Most of Lady Wisdom’s speech provides divine confirmation for what the human parents have already said. She issues a series of dire threats to “simpletons” and “scoffers” (Proverbs 1:22) — that is, to the very people whom the child in the previous section was itching to run with. But in her very last verse, she changes her tactics and offers one magnificent promise to those who pay heed to her teaching: “Those who listen to me will be secure and will live at ease, without dread of disaster” (1:33). So far we have seen that those who do ill will do badly. Now we see the converse: those who do good will do well. This takes us immediately to our third text block for today.
If You Do Good, You Will Do Well (Proverbs 2:1–3:18)
This lengthy passage (which can be subdivided into three shorter ones: 2:1–22; 3:1–12; 3:13–18) displays the three features we have noted in the two blocks just discussed. Its purpose is formative, and its style, though overtly monological, is truly conversational, in that it presupposes a responsive listener. So, too, the setting is didactic, although now we have “returned to earth,” so to speak, and it is once again a human being who is speaking. But the tone here is very different from that of the sage’s previous speech (1:8–19). It is encouraging and reassuring.
It’s as if the concluding line of Wisdom’s oration had reminded the sage that in rearing the young, frightening threats are not enough. They must be combined with loving promises — and, in this speech, promises abound. True, four verses are devoted to warning the youth about sexual indiscretions, but most of the block is positive and upbeat, assuring the young pupil of the blessings in store for those who find wisdom.
Two verses from this block neatly summarize what we have been saying today: “For the upright will abide in the land, and the innocent will remain in it; but the wicked will be cut off from the land, and the treacherous will be rooted out of it” (2:21–22). In God’s morally ordered universe, righteousness eventually pays off, while the descent into evil, alluring as it may seem at the moment, ultimately works against one’s own best interests.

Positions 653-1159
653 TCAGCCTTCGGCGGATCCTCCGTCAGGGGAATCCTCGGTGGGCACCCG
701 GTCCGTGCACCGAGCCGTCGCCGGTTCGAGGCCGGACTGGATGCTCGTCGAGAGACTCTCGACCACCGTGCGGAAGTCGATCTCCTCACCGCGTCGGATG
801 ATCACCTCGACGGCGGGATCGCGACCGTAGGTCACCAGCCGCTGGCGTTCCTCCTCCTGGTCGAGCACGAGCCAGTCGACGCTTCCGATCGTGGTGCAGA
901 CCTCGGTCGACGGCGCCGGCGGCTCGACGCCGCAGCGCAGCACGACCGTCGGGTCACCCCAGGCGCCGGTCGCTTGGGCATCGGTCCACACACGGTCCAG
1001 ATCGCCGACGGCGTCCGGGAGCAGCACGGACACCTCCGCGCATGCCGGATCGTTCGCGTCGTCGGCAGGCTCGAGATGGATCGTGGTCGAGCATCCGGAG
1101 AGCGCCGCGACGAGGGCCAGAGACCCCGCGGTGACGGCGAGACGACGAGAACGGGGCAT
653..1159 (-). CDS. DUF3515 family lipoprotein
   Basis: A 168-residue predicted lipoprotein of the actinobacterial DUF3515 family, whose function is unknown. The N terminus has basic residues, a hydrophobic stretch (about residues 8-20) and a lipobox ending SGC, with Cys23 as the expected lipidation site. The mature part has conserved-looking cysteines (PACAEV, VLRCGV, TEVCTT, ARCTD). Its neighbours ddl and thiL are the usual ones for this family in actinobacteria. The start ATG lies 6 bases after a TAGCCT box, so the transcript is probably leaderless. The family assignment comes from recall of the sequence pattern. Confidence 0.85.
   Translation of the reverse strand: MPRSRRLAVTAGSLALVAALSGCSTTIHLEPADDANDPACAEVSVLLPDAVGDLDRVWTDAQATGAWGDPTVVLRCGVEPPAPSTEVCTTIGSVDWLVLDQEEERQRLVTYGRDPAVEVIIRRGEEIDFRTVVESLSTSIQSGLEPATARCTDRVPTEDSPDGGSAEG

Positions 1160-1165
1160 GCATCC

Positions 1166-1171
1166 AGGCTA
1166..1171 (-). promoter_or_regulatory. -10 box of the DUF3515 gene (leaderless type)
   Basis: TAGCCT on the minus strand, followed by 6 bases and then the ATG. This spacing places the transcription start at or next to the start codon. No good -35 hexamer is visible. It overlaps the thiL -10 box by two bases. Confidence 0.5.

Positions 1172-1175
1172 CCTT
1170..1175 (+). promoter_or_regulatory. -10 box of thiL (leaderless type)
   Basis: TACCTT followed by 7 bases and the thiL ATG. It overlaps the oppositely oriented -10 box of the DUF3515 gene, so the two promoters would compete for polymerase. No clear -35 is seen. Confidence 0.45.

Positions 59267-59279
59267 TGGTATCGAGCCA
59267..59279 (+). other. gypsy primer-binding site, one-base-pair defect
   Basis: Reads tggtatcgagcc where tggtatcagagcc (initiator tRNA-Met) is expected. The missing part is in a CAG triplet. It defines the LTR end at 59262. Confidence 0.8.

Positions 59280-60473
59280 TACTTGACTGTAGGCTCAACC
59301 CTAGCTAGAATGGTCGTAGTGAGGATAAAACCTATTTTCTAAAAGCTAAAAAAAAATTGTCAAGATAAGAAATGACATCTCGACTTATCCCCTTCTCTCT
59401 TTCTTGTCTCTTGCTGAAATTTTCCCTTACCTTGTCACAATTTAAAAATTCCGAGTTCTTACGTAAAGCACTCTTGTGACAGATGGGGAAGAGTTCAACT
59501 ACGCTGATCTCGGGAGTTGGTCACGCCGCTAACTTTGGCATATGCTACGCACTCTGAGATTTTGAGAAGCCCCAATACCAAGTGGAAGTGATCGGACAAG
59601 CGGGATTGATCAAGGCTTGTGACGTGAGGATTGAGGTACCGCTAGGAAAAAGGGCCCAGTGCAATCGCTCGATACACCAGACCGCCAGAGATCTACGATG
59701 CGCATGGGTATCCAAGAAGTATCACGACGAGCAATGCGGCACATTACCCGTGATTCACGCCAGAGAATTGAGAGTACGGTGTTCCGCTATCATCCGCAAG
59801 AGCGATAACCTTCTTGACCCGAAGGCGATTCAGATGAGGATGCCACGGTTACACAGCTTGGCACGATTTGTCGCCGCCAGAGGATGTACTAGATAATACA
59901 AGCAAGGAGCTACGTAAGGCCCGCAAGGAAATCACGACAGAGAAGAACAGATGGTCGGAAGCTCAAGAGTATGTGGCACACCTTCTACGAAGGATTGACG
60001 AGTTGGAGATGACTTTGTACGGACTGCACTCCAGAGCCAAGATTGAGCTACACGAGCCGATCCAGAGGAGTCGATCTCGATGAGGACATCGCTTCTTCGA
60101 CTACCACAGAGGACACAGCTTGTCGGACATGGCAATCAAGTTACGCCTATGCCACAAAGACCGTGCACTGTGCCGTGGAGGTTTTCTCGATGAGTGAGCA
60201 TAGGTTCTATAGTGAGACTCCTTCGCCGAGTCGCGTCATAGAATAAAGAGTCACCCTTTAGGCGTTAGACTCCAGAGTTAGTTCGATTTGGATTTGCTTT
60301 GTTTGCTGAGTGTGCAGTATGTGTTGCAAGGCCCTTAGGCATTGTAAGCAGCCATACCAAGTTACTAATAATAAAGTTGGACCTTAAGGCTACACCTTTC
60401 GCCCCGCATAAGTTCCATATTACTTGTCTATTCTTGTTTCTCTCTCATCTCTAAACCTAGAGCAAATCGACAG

Questions for Further Reflection
- Today’s reading assumes that we live in a morally ordered universe, where good behavior leads to good fortune, and bad behavior is ultimately self-sabotaging. But questions immediately arise: Is this assumption correct? Is it really true that those who do good do well, and those who do bad do badly? Has that been your experience?
- Even if we do live in a morally ordered universe, such that goodness pays, is it morally sound to let selfish motives drive our conduct? Shouldn’t we do good simply because it’s good, and not because it happens to be prudent? Isn’t “mercenary virtue” just a respectable form of vice?
- Think about your experience of watching cops-and-robbers shows on TV. Why do you feel such satisfaction when the “good guys” prevail and when the “bad guys” get what’s coming to them? The answer may seem obvious, but sit with the question a bit. Does it reveal any assumptions you are making about the way the world does work … and about the way it should work? How valid are those assumptions?
- Here’s another question about cops-and-robbers shows: How do you feel when one of the good guys uses illegal or underhanded methods to catch the bad guys? In a morally ordered universe, do righteous ends justify the use of unrighteous means?
- How much “freedom” should young people be given by their parents and teachers to “experiment” with ______ [you can fill in the blank!]? How do parents and teachers know when healthy boundaries and sensible rules have become unnecessarily constricting, and, indeed, when they arouse resentment and thus unwittingly become inducements to misbehavior?